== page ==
As the University of Michigan confronts the sexual abuse athletes said they were subjected to by a football team doctor decades ago, reconsideration of famed coach Bo Schembechler's legacy will be included. The coach's son has said he told his father he'd been abused in 1969. Matt Schembechler and other victims say they want the reckoning to begin with an apology from the university. Michigan issued a statement Thursday expressing sympathy for the victims, the Detroit Free Press reports. "We condemn and apologize for the tragic misconduct of the late Dr. Robert Anderson, who left the University 17 years ago and died 13 years ago," the statement said. That wasn't enough for Gilvanni Johnson, one of Anderson's accusers. "They threw a blanket apology," Johnson said, per Michigan Live, adding that he wants "an apology for us—the victims."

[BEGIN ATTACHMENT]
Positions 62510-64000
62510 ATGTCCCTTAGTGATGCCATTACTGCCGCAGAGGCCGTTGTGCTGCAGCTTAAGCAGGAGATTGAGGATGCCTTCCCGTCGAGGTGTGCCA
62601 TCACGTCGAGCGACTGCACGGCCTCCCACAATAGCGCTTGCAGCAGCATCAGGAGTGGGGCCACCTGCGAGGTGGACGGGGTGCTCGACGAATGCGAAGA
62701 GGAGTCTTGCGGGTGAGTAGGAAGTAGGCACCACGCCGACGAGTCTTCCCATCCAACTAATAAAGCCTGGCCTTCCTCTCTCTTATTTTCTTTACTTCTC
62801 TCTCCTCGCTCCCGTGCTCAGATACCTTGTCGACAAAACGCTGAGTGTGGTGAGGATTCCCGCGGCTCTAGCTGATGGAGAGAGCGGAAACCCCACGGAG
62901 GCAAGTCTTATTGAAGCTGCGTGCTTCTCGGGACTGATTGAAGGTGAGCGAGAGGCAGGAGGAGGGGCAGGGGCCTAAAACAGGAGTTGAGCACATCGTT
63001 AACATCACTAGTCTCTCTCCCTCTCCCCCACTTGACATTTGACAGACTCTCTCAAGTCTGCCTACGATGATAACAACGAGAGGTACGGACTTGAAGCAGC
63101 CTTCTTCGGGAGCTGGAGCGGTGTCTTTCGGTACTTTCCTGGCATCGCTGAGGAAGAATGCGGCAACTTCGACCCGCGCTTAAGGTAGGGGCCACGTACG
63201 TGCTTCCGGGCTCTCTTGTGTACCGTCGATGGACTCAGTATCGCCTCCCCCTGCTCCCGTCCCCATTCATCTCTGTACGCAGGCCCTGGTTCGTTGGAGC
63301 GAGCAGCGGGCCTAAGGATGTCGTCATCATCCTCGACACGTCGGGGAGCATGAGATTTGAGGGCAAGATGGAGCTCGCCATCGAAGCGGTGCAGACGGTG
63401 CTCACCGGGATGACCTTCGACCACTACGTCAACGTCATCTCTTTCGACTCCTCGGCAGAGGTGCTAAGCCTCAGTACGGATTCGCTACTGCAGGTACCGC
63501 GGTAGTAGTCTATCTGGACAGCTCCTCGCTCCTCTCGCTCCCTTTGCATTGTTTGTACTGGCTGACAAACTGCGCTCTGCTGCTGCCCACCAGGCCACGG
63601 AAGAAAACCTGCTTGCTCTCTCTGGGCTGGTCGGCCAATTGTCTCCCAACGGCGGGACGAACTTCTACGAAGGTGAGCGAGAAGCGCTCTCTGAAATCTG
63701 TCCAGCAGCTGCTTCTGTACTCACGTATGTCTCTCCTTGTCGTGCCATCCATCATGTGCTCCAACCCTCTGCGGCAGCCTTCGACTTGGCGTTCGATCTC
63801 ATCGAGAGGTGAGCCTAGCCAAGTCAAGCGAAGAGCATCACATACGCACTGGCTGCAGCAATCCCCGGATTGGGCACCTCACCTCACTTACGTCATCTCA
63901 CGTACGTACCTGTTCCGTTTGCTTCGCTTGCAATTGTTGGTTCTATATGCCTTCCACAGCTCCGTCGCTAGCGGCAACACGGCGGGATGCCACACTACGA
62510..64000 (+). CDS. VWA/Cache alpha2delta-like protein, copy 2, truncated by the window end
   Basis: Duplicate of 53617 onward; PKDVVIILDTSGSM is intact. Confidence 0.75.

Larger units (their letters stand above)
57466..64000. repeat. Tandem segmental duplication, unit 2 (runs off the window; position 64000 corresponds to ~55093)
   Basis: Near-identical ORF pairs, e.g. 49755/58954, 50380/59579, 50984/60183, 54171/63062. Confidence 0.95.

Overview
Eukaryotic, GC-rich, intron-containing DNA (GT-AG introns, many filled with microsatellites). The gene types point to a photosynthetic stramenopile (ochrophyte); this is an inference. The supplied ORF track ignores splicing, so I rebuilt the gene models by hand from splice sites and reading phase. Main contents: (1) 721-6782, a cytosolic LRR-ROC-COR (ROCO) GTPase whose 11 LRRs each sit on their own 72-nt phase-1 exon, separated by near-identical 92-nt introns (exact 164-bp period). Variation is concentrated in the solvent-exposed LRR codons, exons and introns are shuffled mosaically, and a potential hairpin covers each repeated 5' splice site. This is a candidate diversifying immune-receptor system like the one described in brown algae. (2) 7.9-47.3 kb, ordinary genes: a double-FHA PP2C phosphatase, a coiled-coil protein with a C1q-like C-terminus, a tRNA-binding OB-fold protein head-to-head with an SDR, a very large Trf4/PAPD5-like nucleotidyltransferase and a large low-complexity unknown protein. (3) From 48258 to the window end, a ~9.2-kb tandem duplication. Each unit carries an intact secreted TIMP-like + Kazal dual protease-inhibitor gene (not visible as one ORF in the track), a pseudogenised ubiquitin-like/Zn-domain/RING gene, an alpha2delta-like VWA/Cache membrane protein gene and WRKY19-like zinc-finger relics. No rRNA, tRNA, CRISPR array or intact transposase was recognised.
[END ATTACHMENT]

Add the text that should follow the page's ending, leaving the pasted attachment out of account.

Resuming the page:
The university's esteem for the longtime winning coach is represented by the statue that stands outside Schembechler Hall, the office of the football program, in Ann Arbor. It reflects an aggressive coach during a game, headset in hand. The reverence for Schembechler may conflict with the reality of a coach who didn't protect his players from a predator. The former athletes didn't say the statue should come down, but they said there should be accountability for the coach, who died in 2006. "Bo knew," his son's lawyer said. Columnists in the Free Press and Detroit News have urged the statue's removal. "There's no simple way to end the shame for Michigan," Bob Wojnowski wrote in the News. But, he added, "There are ways to express contrition and compassion and accept responsibility." Matt Schembechler said the statue's future is up to the university, but added, "If it were my decision, it’s got to come down." (Read more Bo Schembechler stories.)